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These Catholic college students dumped their smartphones for the year. Here’s what happened

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As Franciscan University of Steubenville students wrap up their spring semester, a large group of its undergraduates will be heading into summer significantly changed after participating in the school’s invitation to drop their smartphones.

“It had way more of an effect on me than I thought it would,” Grace Pollock, a sophomore nursing major at the private university in Steubenville, Ohio, told CNA May 3.

Pollock has seen an improvement in her focus and productivity and spent more time doing outside activities and reading since joining the school’s “Unplugged Scholarship,” which began its pilot run in the fall semester of 2022.

The scholarship awarded $5,000 this academic year to undergraduate students who gave up their smartphones. Students can reapply for the scholarship even if they were selected the prior year.

Thirty students received the scholarship this year. Almost 170 students originally applied, and although not all of them were officially received into the program, a total of 80 undergrads gave up their smartphones and met monthly to support one another and share their experiences in the program.

The initiative was started by Franciscan University alumni Justin and Hope Schneir, both from the class of ‘99, in addition to a small group of other alumni.

The scholarship is intended to help the students gain independence from their smartphones and is part of a larger initiative launched by The Humanality Foundation, which “was created for the sole purpose of helping humans engage with reality by gaining control of their digital universe,” Justin Schneir told the National Catholic Register in November.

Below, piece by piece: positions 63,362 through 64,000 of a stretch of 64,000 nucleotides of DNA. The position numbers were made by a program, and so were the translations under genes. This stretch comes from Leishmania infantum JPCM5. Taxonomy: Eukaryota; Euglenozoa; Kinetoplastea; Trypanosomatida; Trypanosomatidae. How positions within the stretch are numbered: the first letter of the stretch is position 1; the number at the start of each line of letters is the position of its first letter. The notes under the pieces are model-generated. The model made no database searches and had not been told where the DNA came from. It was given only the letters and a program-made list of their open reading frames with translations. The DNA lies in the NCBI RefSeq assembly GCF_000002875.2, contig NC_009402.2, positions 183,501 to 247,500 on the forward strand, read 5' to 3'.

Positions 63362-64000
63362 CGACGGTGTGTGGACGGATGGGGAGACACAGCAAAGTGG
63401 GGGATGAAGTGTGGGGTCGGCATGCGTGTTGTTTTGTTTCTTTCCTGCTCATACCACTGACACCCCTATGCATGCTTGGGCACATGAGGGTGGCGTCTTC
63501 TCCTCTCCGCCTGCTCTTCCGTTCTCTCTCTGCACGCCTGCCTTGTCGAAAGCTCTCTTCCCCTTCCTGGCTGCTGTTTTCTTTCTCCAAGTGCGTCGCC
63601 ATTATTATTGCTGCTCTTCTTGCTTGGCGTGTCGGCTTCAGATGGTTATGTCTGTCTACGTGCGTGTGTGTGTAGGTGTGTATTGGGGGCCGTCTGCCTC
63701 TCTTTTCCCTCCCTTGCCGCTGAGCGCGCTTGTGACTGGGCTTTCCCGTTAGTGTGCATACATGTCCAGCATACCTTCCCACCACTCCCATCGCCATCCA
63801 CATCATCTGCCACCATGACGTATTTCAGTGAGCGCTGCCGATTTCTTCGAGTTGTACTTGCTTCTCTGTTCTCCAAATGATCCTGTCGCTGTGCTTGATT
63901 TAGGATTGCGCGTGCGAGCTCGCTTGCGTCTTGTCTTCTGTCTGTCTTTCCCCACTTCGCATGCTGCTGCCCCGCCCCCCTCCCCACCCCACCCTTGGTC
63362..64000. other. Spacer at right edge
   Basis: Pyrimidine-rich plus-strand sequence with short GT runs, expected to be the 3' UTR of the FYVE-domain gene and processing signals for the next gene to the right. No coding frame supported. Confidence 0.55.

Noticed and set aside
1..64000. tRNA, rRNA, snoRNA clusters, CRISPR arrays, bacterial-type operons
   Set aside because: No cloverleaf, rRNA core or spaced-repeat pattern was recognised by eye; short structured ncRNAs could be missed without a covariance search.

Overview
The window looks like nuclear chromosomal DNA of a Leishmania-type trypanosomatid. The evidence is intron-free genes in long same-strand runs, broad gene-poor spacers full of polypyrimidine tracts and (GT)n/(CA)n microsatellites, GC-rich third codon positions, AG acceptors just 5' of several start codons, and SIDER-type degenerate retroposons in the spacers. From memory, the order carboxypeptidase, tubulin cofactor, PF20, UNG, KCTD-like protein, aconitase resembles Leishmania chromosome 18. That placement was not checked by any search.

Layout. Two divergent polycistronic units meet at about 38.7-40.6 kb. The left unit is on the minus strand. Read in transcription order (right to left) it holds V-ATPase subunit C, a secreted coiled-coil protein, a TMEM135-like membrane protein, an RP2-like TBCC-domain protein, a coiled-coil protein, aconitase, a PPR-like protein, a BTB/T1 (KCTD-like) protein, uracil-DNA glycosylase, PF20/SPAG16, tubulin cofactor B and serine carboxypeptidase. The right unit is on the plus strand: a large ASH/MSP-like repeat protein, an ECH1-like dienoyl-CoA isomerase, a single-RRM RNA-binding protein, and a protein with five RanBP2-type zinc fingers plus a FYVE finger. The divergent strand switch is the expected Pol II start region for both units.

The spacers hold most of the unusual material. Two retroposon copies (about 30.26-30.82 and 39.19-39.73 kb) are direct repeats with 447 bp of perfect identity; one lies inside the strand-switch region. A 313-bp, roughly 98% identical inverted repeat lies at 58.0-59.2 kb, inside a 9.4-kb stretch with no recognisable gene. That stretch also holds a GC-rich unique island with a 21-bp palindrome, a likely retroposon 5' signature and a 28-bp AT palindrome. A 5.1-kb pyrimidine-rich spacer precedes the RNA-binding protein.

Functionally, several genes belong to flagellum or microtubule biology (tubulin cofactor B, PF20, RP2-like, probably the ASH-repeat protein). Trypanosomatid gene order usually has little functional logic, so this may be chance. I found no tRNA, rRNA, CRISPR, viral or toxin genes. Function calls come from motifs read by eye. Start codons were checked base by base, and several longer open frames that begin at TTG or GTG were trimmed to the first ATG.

“We value a life lived fully, a life connected to meaningful engagement with self, other, and God,” he said.

Becoming more ‘present’

Pollock as well as 21-year-old junior Paul Merkel and 18-year-old freshman Theresa Ryan all said that giving up their smartphones helped them to become more “present.”

“I could just sit down to pray and it was so much easier to be present,” Ryan said.

She still finds it difficult to pray sometimes, but dropping the smartphone took away “a big obstacle” so she could “be present to the inspiration of the Holy Spirit.”

Pollock said that prior to giving up her smartphone, she would often look down at the device while waiting in line, but not anymore.

Instead, she’ll strike up a conversation with the person next to her.

“I think it’s a great way to actually see the people in front of you rather than looking at your screen when you’re uncomfortable in a situation,” she said.

Pollock said that she notices how the phone takes people’s attention while they are in conversation with others.

“There’s constantly notifications going off, so whenever I’m talking to someone, they’re constantly picking up their phone, looking at it and putting it down,” she said

That can be “slightly frustrating,” said Pollock, but she has found ways to ignore it or address it.

Alternatives to smartphones